After attending the University of Michigan School of Art where she studied ceramics and figurative sculpture she went straight to work as an assistant at Pewabic Pottery. But she always had that entrepreneurial drive so she hit the streets, the Ann Arbor Farmers Market to be exact, to sell some of her own work on the side. She soon realized that her design potential wasn't going to get tapped if she stayed with Pewabic and her love was really in installation work so, in 1992, after some help from her parents to get the garage studio together, she had her kilns' first firing.
The rest is pretty much history. She eventually outgrew her humble beginnings and, after acquiring a hydrolic press to help with part of her tiling process, and spending a couple of years in a ramshackle building for rent, was able to spread out into her very own building in 2001 -- and that's where she's stayed.
As far as her work is concerned, it's tough to find anything comparable. Her earlier design inspiration was, for the most part, based on medieval motifs from the United Kingdom as well as some Celtic designs she had always been drawn to. But she was soon exposed to the history of American Art Tile after a trip to the Tile Heritage Foundation Symposium a few years later. "That's when I became interested in Arts & Crafts tiles", she told me. "I really saw the roots of what I was working in." She was particularly drawn to the polychromatic style of tile making and first introduced it through Motawi in a tile collection based on the "Pines" motif by Grueby. Motawi's version is pictured below. "This particular collection really opened up the gift tile market for us." And along with installations of fireplaces, kitchen back splashes and floors like the one pictures above, Nawal is keeping her staff of 30 quite busy.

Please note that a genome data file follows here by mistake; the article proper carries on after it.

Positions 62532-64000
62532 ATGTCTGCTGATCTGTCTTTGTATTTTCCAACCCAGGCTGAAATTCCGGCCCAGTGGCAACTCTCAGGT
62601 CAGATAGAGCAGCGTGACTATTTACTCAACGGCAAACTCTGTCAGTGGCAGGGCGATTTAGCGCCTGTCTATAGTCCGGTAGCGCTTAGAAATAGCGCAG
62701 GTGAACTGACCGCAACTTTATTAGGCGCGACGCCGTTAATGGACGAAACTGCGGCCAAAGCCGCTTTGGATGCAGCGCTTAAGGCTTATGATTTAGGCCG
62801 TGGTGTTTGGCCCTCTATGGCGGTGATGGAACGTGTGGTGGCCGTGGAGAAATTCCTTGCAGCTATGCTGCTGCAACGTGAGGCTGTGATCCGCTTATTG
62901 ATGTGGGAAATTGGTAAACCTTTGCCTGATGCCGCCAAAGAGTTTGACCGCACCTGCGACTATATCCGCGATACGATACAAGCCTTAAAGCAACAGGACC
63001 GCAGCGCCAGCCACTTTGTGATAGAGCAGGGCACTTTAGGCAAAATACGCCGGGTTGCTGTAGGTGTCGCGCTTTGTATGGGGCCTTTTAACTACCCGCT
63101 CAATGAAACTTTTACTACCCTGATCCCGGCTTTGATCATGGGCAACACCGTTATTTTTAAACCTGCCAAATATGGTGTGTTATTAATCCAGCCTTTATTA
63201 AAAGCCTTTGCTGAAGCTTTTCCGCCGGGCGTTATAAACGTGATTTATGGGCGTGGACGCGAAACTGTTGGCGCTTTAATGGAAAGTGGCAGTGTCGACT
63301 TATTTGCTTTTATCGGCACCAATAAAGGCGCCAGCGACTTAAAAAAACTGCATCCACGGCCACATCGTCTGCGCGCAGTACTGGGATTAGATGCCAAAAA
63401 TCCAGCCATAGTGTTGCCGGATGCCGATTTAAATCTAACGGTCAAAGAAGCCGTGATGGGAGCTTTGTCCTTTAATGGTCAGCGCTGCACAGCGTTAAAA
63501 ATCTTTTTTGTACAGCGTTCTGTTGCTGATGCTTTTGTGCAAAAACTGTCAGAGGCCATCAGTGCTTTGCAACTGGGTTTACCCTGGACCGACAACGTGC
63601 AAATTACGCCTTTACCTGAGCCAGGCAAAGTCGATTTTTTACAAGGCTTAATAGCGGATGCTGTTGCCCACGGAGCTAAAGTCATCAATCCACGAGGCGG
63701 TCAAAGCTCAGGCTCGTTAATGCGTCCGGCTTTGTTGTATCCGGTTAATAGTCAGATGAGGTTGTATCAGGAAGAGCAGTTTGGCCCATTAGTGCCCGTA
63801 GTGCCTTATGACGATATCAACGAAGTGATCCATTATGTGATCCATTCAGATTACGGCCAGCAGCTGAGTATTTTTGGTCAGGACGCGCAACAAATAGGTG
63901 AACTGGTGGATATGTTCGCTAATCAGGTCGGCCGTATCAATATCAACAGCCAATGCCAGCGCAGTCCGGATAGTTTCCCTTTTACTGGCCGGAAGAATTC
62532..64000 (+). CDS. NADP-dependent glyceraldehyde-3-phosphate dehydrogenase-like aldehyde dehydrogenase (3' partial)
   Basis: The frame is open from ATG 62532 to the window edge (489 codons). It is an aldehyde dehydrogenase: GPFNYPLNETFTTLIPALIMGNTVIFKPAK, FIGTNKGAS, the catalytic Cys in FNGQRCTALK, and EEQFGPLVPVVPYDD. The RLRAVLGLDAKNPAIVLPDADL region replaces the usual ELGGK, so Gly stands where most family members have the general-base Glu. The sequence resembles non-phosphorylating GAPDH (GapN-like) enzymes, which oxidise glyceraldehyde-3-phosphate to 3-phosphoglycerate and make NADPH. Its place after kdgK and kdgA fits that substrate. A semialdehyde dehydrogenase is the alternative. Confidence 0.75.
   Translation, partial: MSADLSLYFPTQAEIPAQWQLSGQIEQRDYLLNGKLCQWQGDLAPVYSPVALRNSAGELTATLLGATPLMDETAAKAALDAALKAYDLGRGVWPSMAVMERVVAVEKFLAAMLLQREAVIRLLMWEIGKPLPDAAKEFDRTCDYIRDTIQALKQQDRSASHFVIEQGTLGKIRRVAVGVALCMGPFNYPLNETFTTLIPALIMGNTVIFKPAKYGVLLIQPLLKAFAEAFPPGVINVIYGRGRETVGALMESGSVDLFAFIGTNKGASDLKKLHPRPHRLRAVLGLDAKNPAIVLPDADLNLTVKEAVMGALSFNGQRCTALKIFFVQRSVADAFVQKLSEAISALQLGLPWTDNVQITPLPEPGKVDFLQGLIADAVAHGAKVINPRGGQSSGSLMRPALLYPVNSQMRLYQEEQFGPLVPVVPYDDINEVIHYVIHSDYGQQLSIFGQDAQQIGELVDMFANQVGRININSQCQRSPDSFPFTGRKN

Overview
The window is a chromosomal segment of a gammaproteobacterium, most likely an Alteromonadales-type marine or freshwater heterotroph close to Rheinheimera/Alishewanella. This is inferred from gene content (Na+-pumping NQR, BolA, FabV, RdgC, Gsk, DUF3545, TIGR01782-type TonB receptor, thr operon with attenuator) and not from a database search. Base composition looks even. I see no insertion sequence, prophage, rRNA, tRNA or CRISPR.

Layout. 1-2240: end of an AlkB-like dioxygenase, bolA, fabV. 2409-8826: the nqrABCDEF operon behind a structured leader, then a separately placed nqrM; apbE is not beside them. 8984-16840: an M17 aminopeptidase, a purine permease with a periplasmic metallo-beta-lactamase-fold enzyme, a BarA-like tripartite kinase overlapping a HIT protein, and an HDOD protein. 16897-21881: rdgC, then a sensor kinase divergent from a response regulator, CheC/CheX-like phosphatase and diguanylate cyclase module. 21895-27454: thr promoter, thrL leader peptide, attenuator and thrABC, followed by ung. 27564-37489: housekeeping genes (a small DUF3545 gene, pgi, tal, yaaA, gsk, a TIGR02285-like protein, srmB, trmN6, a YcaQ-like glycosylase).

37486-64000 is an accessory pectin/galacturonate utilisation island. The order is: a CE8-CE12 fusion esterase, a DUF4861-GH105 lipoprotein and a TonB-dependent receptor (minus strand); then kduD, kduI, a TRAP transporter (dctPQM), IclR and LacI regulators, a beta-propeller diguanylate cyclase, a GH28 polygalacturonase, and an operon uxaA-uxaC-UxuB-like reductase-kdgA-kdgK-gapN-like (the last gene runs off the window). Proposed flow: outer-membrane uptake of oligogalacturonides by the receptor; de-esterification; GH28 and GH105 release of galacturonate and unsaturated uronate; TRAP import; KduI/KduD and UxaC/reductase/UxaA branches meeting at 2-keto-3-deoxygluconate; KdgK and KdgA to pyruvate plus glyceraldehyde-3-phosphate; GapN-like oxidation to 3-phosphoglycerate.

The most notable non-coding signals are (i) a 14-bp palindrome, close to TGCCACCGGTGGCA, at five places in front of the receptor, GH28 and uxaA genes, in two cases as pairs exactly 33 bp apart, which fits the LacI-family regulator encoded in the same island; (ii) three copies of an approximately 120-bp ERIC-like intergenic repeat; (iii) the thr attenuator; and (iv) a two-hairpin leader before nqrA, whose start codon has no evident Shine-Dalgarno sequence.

As for any up and coming tile makers we should keep our eyes on? Nawal's not sharing. "We have a slight stranglehold on our design staff", she joked. But in all actuality most of them just stick around. "We have a very high level of craftsmanship and our workplace flows seamlessly." "It's a delight."
Motawi is, indeed, a deligh. Be sure to visit their studio, especially if you're there on a Thursday because they offer free tours at 11am. Don't miss it! For more information on Motawi please visit their website at www.motawi.com